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Architect: Abdessamed Azarfane

Bayt: A Different View on Social Housing in Morocco

The motivation for this project is fed by fascination and frustration: a fascination for the historical, cultural and local urban planning and architecture in Morocco, which is slowly disappearing in the everyday streetscape; and, on the other hand a serious frustration with the current way of building in Morocco that essentially has nothing to do with the centuries-old tradition in urban planning and architecture, leading to a gap between the living environment and the people living in it.

Today this gap is reflected in the way the lower social classes (including slum dwellers) are relocated to so-called “new towns” outside the city, in settlements built and subsidized for the poor, under the guise of an improved living environment. To what extent is a better living environment achieved when segregation and discrepancy are the result? To what extent is this “improvement” really contributing to a better living environment? The country is facing a problem in which politics, strategy and design are mingled. The shantytowns and the new towns are both extremes on the scale of housing: one is illegal, uncontrollable and unsafe; the other is very strict and rigid, large-scale, and controlled, but physically contains a great quality when it comes to the built accommodation. They are opposites of each other, and do not contribute to a sustainable solution to the (re-) housing problem.

From the government’s perspective the bidonvilles are the big problem. Eradication is seen as the best solution for the city. But when you look at history, the shantytown is not so much the cause of the problem as the result of rapid and ongoing migration to the city, combined with the shortage of affordable housing. That problem still exists today. The severe shortage of affordable housing in Morocco is growing by 2% every year. The average annual growth of shantytowns is approximately 4%. The removal of the bidonvilles will not solve the problem; in most cases it just moves the problem elsewhere, or to the future. Informal housing will continue to grow as long as the shortage of formal housing keeps increasing.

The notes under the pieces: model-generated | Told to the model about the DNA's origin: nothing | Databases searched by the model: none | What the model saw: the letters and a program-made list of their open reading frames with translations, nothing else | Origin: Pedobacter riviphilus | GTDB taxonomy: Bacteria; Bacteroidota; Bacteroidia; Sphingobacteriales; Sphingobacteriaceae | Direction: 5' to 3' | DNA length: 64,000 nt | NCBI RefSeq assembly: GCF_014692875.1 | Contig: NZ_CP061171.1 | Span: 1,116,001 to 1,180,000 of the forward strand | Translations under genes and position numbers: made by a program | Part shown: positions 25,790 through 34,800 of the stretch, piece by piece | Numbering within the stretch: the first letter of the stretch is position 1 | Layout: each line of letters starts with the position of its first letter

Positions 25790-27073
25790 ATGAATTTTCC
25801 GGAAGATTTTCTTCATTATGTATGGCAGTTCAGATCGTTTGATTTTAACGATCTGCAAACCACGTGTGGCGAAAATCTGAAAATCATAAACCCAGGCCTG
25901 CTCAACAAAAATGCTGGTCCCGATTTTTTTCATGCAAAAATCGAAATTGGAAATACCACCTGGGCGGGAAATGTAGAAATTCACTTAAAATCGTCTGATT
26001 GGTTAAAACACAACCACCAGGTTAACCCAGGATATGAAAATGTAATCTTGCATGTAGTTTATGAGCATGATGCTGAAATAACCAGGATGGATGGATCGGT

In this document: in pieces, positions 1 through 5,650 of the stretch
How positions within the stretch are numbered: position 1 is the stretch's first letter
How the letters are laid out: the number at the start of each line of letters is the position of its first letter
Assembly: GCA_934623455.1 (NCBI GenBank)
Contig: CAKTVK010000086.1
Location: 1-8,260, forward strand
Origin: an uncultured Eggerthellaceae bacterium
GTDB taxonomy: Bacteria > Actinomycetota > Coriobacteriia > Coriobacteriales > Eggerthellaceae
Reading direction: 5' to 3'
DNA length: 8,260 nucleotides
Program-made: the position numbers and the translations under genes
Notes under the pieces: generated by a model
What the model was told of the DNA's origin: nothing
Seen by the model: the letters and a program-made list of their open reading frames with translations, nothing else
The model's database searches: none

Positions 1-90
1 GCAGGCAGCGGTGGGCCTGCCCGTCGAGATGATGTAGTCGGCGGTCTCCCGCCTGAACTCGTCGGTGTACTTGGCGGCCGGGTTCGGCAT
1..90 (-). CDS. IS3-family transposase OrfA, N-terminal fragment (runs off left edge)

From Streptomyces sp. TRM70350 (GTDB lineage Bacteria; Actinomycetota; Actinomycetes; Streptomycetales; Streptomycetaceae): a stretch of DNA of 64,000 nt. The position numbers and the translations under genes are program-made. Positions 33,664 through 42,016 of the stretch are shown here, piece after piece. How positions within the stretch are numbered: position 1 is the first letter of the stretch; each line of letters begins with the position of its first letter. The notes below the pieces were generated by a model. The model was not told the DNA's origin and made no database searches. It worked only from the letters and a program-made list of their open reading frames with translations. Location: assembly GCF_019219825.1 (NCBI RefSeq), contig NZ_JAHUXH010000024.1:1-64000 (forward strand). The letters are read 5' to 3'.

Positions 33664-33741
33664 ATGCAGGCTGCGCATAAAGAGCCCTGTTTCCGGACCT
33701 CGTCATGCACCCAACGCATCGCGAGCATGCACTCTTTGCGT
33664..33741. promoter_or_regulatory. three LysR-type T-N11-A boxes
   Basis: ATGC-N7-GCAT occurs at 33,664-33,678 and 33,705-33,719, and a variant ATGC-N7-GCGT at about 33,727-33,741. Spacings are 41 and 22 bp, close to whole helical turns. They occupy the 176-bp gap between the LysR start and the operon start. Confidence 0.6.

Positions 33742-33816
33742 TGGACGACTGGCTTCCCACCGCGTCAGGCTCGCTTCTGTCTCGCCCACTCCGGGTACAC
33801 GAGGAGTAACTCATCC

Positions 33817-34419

Bayt presents a different view of the current social (re-)housing policy in Morocco. The possibilities for rehousing slum dwellers in the city are shown through a case study set up in Casablanca. Traditional urban planning and architecture are the inspiration for the new (urban) design. Herein, the structure of the medina plays an important role. The district (Houma), the neighborhood (hay), the cluster (Derb) and the house (bayt) are re-introduced in a renewed form as urban elements.


Urban plan

The project site of the shantytown is divided into three districts, fitting within the boundaries of the zoning plan for social housing. Each district has a heart, containing a public square, the mosque and other public functions. The souk / shopping street runs like an economic artery through all the districts and connects neighborhoods to each other and to the central market.

In the transition from public to private, the plan scales gradually from the city to individual doors. Transitions are carefully designed and felt in the atmosphere of the streets, with changes to the function and character of the different street typologies. Wandering from district to cluster, the streets narrow and transform from wide and functional roads to a collective car-free pedestrian areas. A healthy and, above all, safe environment for residents, encompasses both the car-free streets of the medina and the collective character of the streets in the shantytown.